New generation pours enthusiasm into the South African wine market
The UK, particularly London, has been a special place for wine during September and October with a huge range of global producers, portfolios and regional tastings on offer.
While there are plenty of new wines to try from around the world, it seems that South Africa has attracted the most excitement this year. This is thanks to great levels of innovation and personality being poured into production methods, which, in turn, has led to some outstanding wines.
Quality has taken a leap forward over the past decade and, perhaps more importantly, styles have evolved in ways that seem to fit with what UK buyers prefer.
It’s encouraging to see an increase in wines that hold freshness and complex perfume, with reduced tannic extract in the reds and greater depth in the whites. The finest South African wines are refreshing, with a balanced acidity and a layered texture that is not over-reliant on alcoholic weight and flavour concentration. Indeed, flavour ripeness in many wines is being achieved at much lower alcohols – as little as 11% abv in some cases.
This is exciting as most of these wines are invariably born out of warm to very warm and dry climates that are traditionally linked with a reputation for low quality. Current South African producers are challenging these preconceptions of what to expect and what is possible in these types of regions.
A bold and unique offering
These wines suggest that South African producers are, by and large, returning to the varieties that suit their climates and exhibit the best adaptation to a changing climate.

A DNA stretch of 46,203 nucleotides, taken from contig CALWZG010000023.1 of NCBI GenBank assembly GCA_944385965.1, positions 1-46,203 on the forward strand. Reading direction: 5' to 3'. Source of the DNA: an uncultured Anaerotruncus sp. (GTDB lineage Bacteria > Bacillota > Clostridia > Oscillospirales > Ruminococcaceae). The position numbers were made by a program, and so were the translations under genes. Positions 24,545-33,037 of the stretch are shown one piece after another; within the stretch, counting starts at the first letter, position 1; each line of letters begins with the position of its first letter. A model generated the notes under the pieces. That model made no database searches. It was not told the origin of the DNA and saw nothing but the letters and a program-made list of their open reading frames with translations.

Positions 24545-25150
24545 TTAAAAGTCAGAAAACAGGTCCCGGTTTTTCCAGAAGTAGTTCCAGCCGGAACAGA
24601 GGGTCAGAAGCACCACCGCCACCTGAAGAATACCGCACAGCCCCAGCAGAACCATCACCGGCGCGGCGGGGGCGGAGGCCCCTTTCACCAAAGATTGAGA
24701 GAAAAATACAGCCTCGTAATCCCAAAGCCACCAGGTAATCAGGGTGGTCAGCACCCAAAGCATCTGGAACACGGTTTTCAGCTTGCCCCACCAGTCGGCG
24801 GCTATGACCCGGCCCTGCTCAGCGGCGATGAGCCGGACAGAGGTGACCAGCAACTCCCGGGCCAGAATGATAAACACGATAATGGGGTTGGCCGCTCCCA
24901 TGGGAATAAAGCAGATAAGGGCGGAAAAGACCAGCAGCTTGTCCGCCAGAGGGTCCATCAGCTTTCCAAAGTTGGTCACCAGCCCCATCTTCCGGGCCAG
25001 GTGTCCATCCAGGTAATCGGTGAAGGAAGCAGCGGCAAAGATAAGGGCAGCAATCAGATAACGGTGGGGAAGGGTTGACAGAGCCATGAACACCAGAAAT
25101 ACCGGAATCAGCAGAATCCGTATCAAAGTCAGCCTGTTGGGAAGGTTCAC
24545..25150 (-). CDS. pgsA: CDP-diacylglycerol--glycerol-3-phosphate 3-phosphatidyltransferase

The new wines being produced in South Africa hold a high degree of individuality – especially the whites, often based around a core of Chenin Blanc and a range of other varieties including Semillon (Blanc and Gris), Chardonnay, Grenache Blan and Clairette Blanche. However, it’s clear that these wines have the scope to create markets on their own terms rather than being drawn into competitive comparisons with European counterparts, sidestepping the usual quality and pricing issues that can arise as a result.
A promising new generation of producers
The current structure of the South African wine industry has enabled a wave of new generation winemakers to enter the market. These younger producers have brought their passion and enthusiasm for creating something different, generating a sense of adventure that has breathed energy and personality into the South African wine story.
The new producers have joined the market at an ideal time, being able to source grapes at relatively low cost in global terms. In addition, the weak economic standing of the Rand has made export markets incredibly favourable.
It’s put the old guard in the historic regions of Stellenbosch, Constantia and Francshhoek on notice, encouraging them to further evolve their own styles. Despite the challenging economic conditions, the current standing of the South African wine market makes for a buoyant export story for the country.
In 2016, we will see more of these innovative blends and more wines from warmer areas in the Western Cape and even from up the Northern Cape in Oliphants River and elsewhere.
The industry can expect the classic areas to take on more elegance and definition. South Africa has achieved much in re-inventing itself and producing wines of confidence and high quality, so the foundations for building on that in 2016 are already in place.
Now, more than ever, the UK trade has some fantastic incentives to sell South African wine to UK consumers.
– Justin Knock, MW, winemaking consultant, Encirc